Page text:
Also, as you have more chance of Trump cutting his hair than getting Jay to surface before 10 am, I got trained alone. This is good and bad. With Jay not there, I get worked a little harder. Some weights go up a little. Some differnt exercises are included. The cardio might be a bit more intense. For a change, I had to glove up as I got to use some equipment which was really hard on the hands.

And we then to talking. The stuff that you normally don't talk about with your trainer. Peeetttee has a bit of a spiritual bent. he's on a journey of self-discovery at the moment.

"So you're a Freemason?"
"Yep." (Said between squats)
"Because. I like the fellowship and the ritual."

And we talked about this for a few minutes.

"But how did you find Freemasonry for Men and Women?"
"A male craft member put me on to them."

What followed was a discussion about how the male craft don't really get that there are lady Freemasons out there.

:"But how did you know you would fit in?"
"I didn't. But if there is one place in the world that would take in a reiki and reflexology loving, Tarot reading Wiccan with a penchant for the Kabbalah go?"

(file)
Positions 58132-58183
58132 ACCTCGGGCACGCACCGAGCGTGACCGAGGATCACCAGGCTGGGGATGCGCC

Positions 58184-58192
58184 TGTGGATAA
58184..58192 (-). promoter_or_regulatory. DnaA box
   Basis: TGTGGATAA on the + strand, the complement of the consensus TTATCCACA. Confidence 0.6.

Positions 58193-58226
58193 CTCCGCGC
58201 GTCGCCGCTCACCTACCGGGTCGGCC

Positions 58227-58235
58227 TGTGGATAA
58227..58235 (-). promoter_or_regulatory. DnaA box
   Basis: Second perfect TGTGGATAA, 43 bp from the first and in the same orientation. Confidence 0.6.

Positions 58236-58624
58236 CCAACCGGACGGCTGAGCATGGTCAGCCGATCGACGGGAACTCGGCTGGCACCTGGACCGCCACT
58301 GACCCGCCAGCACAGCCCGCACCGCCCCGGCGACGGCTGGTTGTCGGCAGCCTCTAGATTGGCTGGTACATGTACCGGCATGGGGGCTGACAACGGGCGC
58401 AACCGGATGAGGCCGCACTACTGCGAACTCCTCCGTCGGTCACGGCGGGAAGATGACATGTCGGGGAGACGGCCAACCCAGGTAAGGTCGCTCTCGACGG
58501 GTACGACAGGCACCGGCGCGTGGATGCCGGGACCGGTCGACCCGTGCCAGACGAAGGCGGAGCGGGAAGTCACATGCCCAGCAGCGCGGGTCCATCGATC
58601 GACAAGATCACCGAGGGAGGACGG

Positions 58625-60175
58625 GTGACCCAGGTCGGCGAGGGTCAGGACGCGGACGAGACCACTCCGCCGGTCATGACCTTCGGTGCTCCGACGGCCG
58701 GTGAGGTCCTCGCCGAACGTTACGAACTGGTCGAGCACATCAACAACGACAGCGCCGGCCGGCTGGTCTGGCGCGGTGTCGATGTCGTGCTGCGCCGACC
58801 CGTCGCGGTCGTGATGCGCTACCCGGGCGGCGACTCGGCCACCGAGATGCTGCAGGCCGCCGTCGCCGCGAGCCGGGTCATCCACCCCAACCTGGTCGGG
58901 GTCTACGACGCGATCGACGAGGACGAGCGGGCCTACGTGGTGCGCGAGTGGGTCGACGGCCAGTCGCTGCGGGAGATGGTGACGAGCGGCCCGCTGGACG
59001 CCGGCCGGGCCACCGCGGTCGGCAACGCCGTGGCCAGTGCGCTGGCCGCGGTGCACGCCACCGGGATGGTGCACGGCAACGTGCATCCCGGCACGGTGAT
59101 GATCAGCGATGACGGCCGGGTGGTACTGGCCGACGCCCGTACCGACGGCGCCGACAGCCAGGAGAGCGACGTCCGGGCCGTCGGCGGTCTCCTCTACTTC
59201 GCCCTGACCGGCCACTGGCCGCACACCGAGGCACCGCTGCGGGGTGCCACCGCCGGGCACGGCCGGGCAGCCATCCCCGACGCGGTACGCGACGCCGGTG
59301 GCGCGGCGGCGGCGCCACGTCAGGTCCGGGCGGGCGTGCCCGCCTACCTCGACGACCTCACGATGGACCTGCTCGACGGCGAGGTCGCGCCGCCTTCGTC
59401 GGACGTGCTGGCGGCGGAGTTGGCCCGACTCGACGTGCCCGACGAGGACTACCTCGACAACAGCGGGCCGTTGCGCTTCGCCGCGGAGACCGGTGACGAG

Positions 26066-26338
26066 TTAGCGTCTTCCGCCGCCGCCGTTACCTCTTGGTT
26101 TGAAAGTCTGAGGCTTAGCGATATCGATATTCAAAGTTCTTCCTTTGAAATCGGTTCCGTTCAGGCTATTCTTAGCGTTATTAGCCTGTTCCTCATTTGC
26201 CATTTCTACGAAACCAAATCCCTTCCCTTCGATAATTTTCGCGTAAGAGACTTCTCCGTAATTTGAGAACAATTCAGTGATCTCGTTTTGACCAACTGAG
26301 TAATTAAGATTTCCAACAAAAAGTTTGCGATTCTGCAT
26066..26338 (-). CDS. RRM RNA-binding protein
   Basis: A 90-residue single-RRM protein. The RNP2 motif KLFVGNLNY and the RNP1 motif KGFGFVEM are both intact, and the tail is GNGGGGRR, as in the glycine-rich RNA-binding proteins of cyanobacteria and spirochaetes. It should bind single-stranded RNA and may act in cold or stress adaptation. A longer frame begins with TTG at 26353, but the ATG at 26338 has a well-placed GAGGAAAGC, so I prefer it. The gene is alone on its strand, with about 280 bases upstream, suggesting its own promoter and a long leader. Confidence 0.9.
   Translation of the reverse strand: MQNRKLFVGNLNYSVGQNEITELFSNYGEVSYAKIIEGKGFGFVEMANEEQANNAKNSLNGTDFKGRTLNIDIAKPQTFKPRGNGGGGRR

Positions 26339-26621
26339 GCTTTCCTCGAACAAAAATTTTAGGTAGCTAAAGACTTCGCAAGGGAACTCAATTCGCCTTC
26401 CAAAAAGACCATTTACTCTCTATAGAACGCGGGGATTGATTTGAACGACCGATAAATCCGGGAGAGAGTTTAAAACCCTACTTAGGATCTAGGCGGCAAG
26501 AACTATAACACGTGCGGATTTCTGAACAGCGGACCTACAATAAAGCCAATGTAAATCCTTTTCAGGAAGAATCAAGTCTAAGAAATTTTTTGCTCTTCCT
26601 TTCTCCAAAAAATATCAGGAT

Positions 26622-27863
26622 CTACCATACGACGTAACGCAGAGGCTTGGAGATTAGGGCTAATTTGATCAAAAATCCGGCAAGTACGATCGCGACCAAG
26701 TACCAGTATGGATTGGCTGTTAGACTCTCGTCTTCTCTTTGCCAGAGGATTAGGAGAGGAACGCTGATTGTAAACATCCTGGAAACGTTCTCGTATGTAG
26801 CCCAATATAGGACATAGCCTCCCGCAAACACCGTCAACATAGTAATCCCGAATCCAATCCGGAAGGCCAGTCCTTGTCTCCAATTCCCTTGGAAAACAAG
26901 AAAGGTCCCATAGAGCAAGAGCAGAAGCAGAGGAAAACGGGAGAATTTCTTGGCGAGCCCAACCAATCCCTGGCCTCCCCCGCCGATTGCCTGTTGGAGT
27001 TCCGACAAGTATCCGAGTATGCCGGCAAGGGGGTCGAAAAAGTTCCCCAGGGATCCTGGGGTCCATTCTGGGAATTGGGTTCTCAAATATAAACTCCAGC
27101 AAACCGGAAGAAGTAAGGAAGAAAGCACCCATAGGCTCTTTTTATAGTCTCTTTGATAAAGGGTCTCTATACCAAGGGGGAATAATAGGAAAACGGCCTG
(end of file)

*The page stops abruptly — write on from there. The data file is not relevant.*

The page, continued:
He considered this for a bit.

"So you're a witch?"
"Yep." (I think we were onto lat pull downs by now).
"Do you do energy clearing?"
"Can you teach me how?"

Oh boy.

"Nope. I work from instinct. Whether I use bells, brooms, cards, feet, chakras or I find myself invoking Hecate, it's intuitive and individual."
"But how do you know what to do?"
" I just do."

This is the discussion I had at 6.30 this morning. And it seems I have a new reflexology client.

On the tail end, my manager passes my desk on the way home.

"That's Ganesha on your desk."
"But you're not a Hindu."
"Nope. Karminder brought him back from India last trip for me. I wanted a blue one, but he's just lovely."
"But why do you have a Ganesha on your desk."
"He helps smooth the way."
"Hmm. Why do you want a blue Ganesha."
"He came to me in a dream. He was blue." (Okay not quite accurate, but how can you say that a blue Ganesha guided you through a week of meditation two years ago?"

As I said, it's been a strange day.

Walking home with Paul Simon in my ears helped.

At least I cam home to the cat, a toasted sandwich and the breakfast dishes.

Tomorrow will be better. There is no 6 am training session. And it's Friday. Tomorrow won't be so strange. Well, here's hoping.

Today's Song: